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Local Wildlife

Find advice about local wildlife and information on species in Nottinghamshire.

Badgers

Badgers

The badger is a handsome wild animal with a distinctive appearance and yet, because it is a nocturnal animal, very few people have ever seen one.

Find out more about Badgers

 
Bats

Bats

Bats are the subject of countless myths and mistaken beliefs, and have acquired a sinister reputation which is quite undeserved.

Find out more about Bats

 
Foxes

Foxes

Against all odds foxes have maintained their numbers. Their adaptability has ensured their success, as they take as readily to city living as to a rural lifestyle.

Find out more about Foxes

 
Frogs and Toads

Frogs and Toads

Frogs and toads have come under a number of threats in recent years. Many of their usual breeding places are disappearing, as ponds become filled in or polluted because of housing development or intensive agriculture.

Find out more about Frogs and Toads

 
Hedgehogs

Hedgehogs

Hedgehogs are probably our most familiar garden mammals, common in city parks and gardens as well as the countryside across Britain. They are very useful to the gardener, as they eat many garden pests.

Find out more about Hedgehogs

 
Kestrels

Kestrels

The kestrel is one of our smallest but most common birds of prey. It can often be seen hovering above motorway verges and even nesting in the middle of our cities.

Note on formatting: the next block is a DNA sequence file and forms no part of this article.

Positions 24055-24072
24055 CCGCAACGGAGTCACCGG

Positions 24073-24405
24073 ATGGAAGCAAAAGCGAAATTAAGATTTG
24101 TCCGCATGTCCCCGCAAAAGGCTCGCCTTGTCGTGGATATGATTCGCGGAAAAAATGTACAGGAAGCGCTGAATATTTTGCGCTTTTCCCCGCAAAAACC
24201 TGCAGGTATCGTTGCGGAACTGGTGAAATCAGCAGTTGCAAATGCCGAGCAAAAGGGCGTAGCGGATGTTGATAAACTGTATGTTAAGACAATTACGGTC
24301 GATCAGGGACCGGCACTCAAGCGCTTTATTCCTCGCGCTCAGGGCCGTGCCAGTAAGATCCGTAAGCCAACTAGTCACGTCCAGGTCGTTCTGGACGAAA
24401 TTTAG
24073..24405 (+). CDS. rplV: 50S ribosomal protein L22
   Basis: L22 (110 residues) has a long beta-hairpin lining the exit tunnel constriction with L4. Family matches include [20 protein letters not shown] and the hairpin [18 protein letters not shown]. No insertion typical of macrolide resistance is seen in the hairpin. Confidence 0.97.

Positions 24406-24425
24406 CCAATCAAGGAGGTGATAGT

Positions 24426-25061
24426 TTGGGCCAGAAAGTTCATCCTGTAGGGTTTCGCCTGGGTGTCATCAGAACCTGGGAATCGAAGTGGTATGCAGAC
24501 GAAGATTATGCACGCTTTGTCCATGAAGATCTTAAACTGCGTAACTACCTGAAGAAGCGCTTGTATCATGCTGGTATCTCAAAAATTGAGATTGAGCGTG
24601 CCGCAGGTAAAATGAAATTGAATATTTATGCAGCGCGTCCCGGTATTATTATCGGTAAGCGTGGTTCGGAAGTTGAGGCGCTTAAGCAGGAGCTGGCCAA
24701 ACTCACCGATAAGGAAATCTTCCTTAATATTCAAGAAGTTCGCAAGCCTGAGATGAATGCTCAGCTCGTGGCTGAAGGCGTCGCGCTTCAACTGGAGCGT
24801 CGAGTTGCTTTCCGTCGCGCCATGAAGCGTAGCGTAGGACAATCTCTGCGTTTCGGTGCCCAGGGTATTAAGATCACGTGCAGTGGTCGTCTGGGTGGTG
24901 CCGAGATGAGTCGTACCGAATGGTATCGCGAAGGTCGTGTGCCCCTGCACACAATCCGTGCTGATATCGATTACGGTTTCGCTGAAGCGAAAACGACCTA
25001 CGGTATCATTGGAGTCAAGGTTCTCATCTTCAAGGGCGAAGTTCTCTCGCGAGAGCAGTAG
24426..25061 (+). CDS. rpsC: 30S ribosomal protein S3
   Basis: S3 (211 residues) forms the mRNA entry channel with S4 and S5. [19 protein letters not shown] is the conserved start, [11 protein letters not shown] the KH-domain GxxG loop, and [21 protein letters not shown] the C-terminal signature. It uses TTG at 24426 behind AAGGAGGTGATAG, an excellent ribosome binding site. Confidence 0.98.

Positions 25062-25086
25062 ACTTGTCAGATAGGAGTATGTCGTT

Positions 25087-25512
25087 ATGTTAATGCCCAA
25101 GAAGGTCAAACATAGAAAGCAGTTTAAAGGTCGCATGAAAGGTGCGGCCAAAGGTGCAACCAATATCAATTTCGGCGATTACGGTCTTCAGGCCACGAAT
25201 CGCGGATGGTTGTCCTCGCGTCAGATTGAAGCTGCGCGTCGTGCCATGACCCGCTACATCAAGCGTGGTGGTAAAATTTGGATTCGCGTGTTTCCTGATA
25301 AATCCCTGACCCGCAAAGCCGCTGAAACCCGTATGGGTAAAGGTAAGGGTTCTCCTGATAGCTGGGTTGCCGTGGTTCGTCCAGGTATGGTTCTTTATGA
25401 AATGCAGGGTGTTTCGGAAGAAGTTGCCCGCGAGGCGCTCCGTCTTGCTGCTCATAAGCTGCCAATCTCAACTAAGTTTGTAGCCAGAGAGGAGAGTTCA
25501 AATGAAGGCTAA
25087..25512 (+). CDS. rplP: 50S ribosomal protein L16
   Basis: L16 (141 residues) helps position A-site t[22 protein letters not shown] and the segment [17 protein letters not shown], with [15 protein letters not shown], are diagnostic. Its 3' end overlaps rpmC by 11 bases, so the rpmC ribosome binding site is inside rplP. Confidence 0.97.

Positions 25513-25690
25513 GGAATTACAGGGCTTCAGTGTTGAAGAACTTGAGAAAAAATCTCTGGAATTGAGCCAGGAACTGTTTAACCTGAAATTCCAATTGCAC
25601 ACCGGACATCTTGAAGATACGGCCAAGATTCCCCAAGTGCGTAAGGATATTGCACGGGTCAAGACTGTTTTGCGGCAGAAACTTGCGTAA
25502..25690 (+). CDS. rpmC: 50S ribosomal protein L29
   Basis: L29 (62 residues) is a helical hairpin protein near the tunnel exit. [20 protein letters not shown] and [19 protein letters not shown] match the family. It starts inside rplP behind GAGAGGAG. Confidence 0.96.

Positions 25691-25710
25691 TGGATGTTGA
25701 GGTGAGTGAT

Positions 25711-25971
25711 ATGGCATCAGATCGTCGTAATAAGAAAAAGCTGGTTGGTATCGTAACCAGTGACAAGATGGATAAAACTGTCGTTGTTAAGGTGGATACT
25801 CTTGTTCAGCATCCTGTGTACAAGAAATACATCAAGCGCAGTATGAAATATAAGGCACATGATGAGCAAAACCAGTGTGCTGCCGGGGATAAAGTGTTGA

Find out more about Kestrels

 
Newts

Newts

Three species of newt are native to Britain – the great crested, smooth and palmate. All occur naturally in Nottinghamshire, although palmate are rare and currently known at only one site.

Find out more about Newts

 
Nottinghamshire Wildlife Members Newsletter Winter 2015

Nottinghamshire Wildlife Members Newsletter Winter 2015

The newsletter produced for Members and Supporters of Nottinghamshire Wildlife Trust

Find out more about Nottinghamshire Wildlife Members Newsletter Winter 2015

 
Otters

Otters

The inquisitive, playful otter is one of   Britain’s best known and well loved wild animals. Up until the 1970’s otters were found throughout Britain  

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Sparrowhawks

Sparrowhawks

In the late 1950’s and early 1960’s sparrowhawk numbers fell dramatically. They were reduced by 50% in western   Britain   and were virtually wiped out in eastern areas. This was mainly due to the increased use of DDT, aldrin and dieldrin as agricultural pesticides.

Find out more about Sparrowhawks

 
Water Voles

Water Voles

Over the last 15 years the water vole has undergone one of the most catastrophic declines of a species ever witnessed in the   U.K.  Although they exist elsewhere in Europe, it is only in the   UK   where water voles are actually dependent on living by water.

Find out more about Water Voles

 

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